Jennifer Guerra

Reporter/Producer

Jennifer is a reporter for Michigan Radio's State of Opportunity project. She previously covered arts and culture for the station. Before joining Michigan Radio, Jennifer lived in New York where she was a producer at WFUV, an NPR station in the Bronx.

Her stories and documentaries have won numerous regional and national awards (including Clarion, PRNDI and Edward R. Murrow awards) and her work has aired on Morning Edition, All Things Considered, Marketplace and Studio 360.

Jennifer graduated from the University of Michigan and received her master's degree in broadcast journalism from Fordham University. When she's not on the radio, she and her husband are trying to keep up with their adorable and energetic toddler.

Ways to Connect

Jennifer Guerra / Michigan Radio

Who gets to volunteer at your kids’ school? Maybe it’s a question you haven’t thought about much. But when we learned that the guy who shot and killed two Berrien County courthouse officers was also a regular volunteer at his daughter’s elementary school despite his sizable criminal record, well, we thought it was time to take a closer look.

Bill Hickey in his garden
Jennifer Guerra / Michigan Radio

When you’re in your house, what do you see when you look out your front window? Maybe a big maple tree, a mailbox, your neighbor’s house across the street and the house next to them.

Cindy Dorman wishes that's what she saw when she looked out her front window. But instead she sees a whole lot of blight. "Twenty-one abandoned houses" within a one-block radius of her house, to be exact.

 

Abdul El-Sayed (right) meets with Joseph Mutebi
Jennifer Guerra / Michigan Radio

Detroit built its public health departments back in the 1800s, when cholera was rampant.

 

But in 2012 the city gutted that department and privatized it. Now, after its historic bankruptcy, public health is back under city management. But it’s a shell of a what it once was.

 

Tires litter the lawn in front of an abandoned house on Detroit's west side
Andrea Claire Maio / Apiary Projects

I went to a workshop last month called "Why in the D?," which was put on by students at Cody’s Academy of Public Leadership. The point of the day was not to talk about schools; it was to talk about something much closer to home: where they live and the outsize role their neighborhoods have on their lives. 

Josh Andrew teaches English at Cody's Medicine and Community Health in Detroit
Andrea Claire Maio / Apiary Projects

There’s now a financial rescue plan for Detroit public schools. But the district's problems go way beyond money: Test scores are among the worst in the nation; students are leaving; teachers are leaving.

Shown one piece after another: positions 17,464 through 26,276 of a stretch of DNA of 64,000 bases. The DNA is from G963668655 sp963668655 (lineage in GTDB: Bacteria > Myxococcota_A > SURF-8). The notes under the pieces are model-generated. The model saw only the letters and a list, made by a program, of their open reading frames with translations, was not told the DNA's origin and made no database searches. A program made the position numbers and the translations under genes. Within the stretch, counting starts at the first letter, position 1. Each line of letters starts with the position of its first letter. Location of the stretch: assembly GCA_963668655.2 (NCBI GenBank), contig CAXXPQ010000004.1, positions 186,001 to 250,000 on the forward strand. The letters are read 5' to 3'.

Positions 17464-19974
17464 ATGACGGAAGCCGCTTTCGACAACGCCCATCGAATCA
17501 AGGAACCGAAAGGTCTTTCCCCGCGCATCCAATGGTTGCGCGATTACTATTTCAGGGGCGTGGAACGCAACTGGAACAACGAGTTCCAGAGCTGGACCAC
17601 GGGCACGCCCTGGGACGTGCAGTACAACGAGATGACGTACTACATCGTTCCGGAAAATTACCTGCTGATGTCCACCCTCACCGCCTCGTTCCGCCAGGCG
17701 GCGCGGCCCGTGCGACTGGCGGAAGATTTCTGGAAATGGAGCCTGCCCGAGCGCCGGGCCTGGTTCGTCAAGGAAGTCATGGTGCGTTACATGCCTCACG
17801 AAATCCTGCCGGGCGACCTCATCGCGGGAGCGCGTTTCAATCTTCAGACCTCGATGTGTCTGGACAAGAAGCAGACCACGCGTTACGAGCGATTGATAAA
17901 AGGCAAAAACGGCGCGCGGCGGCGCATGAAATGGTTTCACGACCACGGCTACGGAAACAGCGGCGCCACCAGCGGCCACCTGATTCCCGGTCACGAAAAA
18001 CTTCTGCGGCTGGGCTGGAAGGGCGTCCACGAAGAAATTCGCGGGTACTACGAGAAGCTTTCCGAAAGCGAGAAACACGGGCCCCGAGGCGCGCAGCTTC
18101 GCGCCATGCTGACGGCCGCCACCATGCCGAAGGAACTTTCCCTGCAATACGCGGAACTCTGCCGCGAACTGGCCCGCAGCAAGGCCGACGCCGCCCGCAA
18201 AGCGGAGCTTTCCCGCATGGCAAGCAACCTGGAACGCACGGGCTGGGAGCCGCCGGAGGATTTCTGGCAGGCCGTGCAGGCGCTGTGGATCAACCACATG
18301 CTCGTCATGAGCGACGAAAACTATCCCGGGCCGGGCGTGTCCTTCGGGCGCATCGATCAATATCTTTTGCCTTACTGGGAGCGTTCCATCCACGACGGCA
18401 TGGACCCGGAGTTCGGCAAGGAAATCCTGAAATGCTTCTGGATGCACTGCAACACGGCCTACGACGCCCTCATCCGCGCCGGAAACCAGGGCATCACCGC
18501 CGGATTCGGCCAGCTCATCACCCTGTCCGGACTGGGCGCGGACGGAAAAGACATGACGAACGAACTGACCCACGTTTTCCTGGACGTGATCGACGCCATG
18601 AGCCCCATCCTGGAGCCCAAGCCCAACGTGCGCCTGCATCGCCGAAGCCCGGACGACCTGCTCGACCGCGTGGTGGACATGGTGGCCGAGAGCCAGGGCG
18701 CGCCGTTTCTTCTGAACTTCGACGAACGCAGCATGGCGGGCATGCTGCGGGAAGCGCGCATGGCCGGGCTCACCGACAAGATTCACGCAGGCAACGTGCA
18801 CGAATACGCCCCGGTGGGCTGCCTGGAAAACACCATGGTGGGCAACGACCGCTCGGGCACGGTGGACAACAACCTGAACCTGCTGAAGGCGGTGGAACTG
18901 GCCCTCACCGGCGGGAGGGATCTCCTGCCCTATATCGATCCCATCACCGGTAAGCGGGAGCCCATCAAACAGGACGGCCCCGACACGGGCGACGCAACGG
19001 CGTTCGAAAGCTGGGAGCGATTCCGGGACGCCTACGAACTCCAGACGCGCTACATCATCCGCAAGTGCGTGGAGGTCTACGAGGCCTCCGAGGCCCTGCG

Reginald Franklyn (r) interviews his princicpal at Cody Academy of Public Leadership.
Jennifer Guerra / Michigan Radio

The Detroit public school district is in desperate need of a lifeline. It’s drowning in debt, and Lansing can’t agree on what a bailout should look like. Meanwhile, many teachers fled to other districts mid-year when they heard they might not get paid.

 

The teacher shortage has taken a toll on Cody Academy of Public Leadership, a high school on Detroit’s west side. It lost four teachers during the school year, and it can almost never find subs when it needs them.

Jalin, Valencia and Irmitha Pitchford in front of their new home in Wyandotte.
Jennifer Guerra / Michigan Radio

For a long time, parents were seen as the key factor to a child’s success, and longtime State of Opportunity listeners know there are a number of things parents can do to help their children get ahead. But even the most well-intentioned parent will tell you: It's hard to parent when you live in a neighborhood that's not safe.

 

Song of the Sea on the "big screen" at the Play House
Jennifer Guerra / Michigan Radio

It’s been decades since Mr. Rogers invited us to be his neighbor.

 

 

All were welcomed – rich, poor, black, white, immigrant. But today the reality is neighborhoods are much more segregated and homogenous. There are, of course, exceptions. As part of our year-long look at neighborhoods and their impacts, we'll be spending time in a diverse neighborhood on the border of Hamtramck and Detroit that's actively working to integrate.

 

 


Nick Azzaro / Ypsilanti Community Schools

This story is part of the NPR reporting project “School Money,” a nationwide collaboration between NPR’s Ed Team and 20 member station reporters exploring how states pay for their public schools and why many are failing to meet the needs of their most vulnerable students.

This isn’t exactly breaking news, but it’s worth repeating: we have no idea – as a state – how much it costs to adequately educate a child in Michigan. Most states have done so-called “adequacy studies,” but Michigan hasn’t. Until now. We’ve got a new school funding study underway. But before we get to the nitty gritty details about what goes into the study, let's ask some students how much they think it costs to educate one child per year in Michigan. 

user Phil Roeder / flickr

If you've been following State of Opportunity for a while, you've probably heard us say this a few times now: our state constitution legally promises all Michigan kids  a "free" education, but it says nothing about that education being "adequate" or "equitable."

Here's the exact language:

Sec. 2. The Legislature shall maintain and support a system of free public elementary and secondary schools as defined by law. Every school district shall provide for the education of its pupils without discrimination as to religion, creed, race, color or national origin.

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